Janine Pelosi and Meagen Eisenberg believe you need to use social as a channel more now, do educational content, and engage more with customers
People interested in how to do marketing with the right tone now
Their talk “Marketing and messaging in the time of Coronavirus” included panelists Janine Pelosi, Zoom CMO and Meagen Eisenberg, TripActions CMO discussing the steps they’ve taken in their companies . Notes below will sometimes be paraphrased for clarity, and cover the following topics:
- Changes they’ve made to their business
- Having the right tone for marketing
- Planning for the future
Highlights for me were:
- The shift to social as a channel given that regular marketing channels have become inapplicable.
- Repeated mention of having to track metrics more frequently, a common theme I’m hearing from talks by operators
- Having to reset expectations on what types of marketing mix were working, and even within that mix, what in particular has changed e.g. search keyword value
- Thinking of alternative, non-salesy ways of engaging with customers e.g. hold office hours
- Thinking of ways to make virtual events more interactive e.g. item delivery for attendees
Pullback from competitors could be an opportunity
What has changed?
- We’ve had to take another look at our marketing mix and see what’s actually coming in and converting
- In the last two weeks of March and first week of Apr we had dead traffic, decline across the board
- We’re now seeing that come back up though (as of May 5)
- We’ve pivoted to set up content that was informational for our customers e.g. TripActions Academy  and webinars.
- We’re finding that people are learning from the above and have found them helpful
- I’m going to twitter more than I have before. Social has become more important for us in engaging customers, and we’re getting more of our most qualified leads from social than we used to
- Email channel for leads has been about the same
- The things you used to look at in terms of months or weeks, you’re now looking at on a daily basis
- We have a day 1 mentality all over again at Zoom
- There’s been too much change, and there’s so many different variables. We need to get to a point where we can stabilise and think about what our new metrics mean for the business
- We’re also in a lucky situation that we don’t have to make changes in the workforce.
- We’ve pivoted from one type of marketing to another e.g. from doing events to social media, where we’re helping people learn how to use the product
- In terms of helping our workforce pivot in their roles, it starts with who we hire. We hire self starters, and this has helped us with the pivot
LL - The repeat mention of social from both of them is interesting, and makes sense given the in person sales events are canceled. They’ll discuss actionable ideas for social below. The move to tracking metrics more frequently was also mentioned by the COOs here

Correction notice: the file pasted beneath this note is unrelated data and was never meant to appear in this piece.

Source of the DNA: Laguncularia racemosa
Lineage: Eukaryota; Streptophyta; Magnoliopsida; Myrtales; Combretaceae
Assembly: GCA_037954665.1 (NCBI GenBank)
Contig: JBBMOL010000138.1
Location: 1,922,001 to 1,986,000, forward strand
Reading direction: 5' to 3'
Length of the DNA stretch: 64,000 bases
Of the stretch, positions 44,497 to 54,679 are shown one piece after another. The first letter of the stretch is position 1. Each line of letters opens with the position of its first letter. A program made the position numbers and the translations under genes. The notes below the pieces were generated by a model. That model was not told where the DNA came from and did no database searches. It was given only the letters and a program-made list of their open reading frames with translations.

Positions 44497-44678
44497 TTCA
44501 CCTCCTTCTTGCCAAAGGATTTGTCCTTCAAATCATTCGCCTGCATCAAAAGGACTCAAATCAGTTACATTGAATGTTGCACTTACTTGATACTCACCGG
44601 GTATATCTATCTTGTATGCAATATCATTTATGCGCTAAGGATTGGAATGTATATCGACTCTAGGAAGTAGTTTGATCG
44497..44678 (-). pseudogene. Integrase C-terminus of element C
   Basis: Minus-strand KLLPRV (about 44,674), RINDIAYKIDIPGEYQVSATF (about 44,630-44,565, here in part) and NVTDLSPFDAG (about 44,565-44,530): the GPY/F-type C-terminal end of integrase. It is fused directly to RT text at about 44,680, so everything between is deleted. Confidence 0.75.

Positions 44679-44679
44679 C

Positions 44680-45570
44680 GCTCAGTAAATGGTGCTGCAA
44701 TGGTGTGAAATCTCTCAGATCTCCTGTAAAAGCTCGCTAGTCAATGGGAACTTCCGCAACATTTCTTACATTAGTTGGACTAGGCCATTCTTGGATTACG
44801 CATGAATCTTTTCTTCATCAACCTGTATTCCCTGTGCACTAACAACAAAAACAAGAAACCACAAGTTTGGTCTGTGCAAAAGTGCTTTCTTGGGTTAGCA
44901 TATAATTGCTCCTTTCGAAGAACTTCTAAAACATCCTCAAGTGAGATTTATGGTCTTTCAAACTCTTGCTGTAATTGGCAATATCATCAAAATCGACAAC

What are some things you’ve put in place?
- We have a daily standup with the exec team, since it’s important to ensure that we’re getting feedback from the field as we make quick decisions
- We take a few actions out of that standup
- Everyone has a plan until they get punched in the face. You need to be flexible
- We’ve had a lot more communications with our customers, employees
- Go on zoom mobile phone walks with our team
- We kicked off office hours with customers too
LL - The office hours with customers is new to me, so that’s something actionable your company could do in order to maintain a relationship with customers while still being mindful of tone
How has your team’s relationship with sales changed?
- We’ve had to change our sales pitch and make sure it’s still relevant
- That involved education, objection handling, and having relevant case studies
- We’re getting sales team the information we do have asap, are doing a partnership for us to get daily new news from the company
- We want to be able to step back and communicate in a programmatic fashion
How do you think marketing should spend their time?
- We have a lot of people working now on middle of the funnel. They’re creating content, doing sales enablement. We need more people and budget there even as it’s been reduced
- Our spending outside has been more about awareness, getting people into the funnel
- We’re also doing paid search. A lot of competitors are not bidding on our brand terms anymore, so it’s an opportunity.
- If we can protect our brand terms on business travel, we can get net new people out of this
- The mix of brand terms has also changed a bit
- We’re working top of funnel, and are back to a day 1 mentality
- We’ve always run lean teams, and are getting stretched now
- We’re also putting content and energy in virtual conferences
LL - If you’re like most companies and employ SEM on google in order to acquire customers, now would be a cheaper time to do so. We know that Google saw a significant pullback in ad revenue from March onwards, implying that competition for the same ad spot has gone down, and prices have too. You might want to check which terms might be converting better as well. Of course, that depends on whether the leads you’re getting are still qualified leads and will convert to customers or not. As mentioned later, you should be tracking that
Be authentic to be relevant
How do you navigate building a business without being tone deaf?
- It’s definitely a risk. We’re not hardcore selling right now.
- You can reduce the risk if you focus on educational material and the value you’re providing. Don’t stretch the value of what you provide
- Instead, it’s the time to build out new products and address things.
- e.g. we just launched a trains product in europe, and we had a discussion about whether we should talk about it. We still need to educate customers and program managers, and let them know the product will be ready when they get back to traveling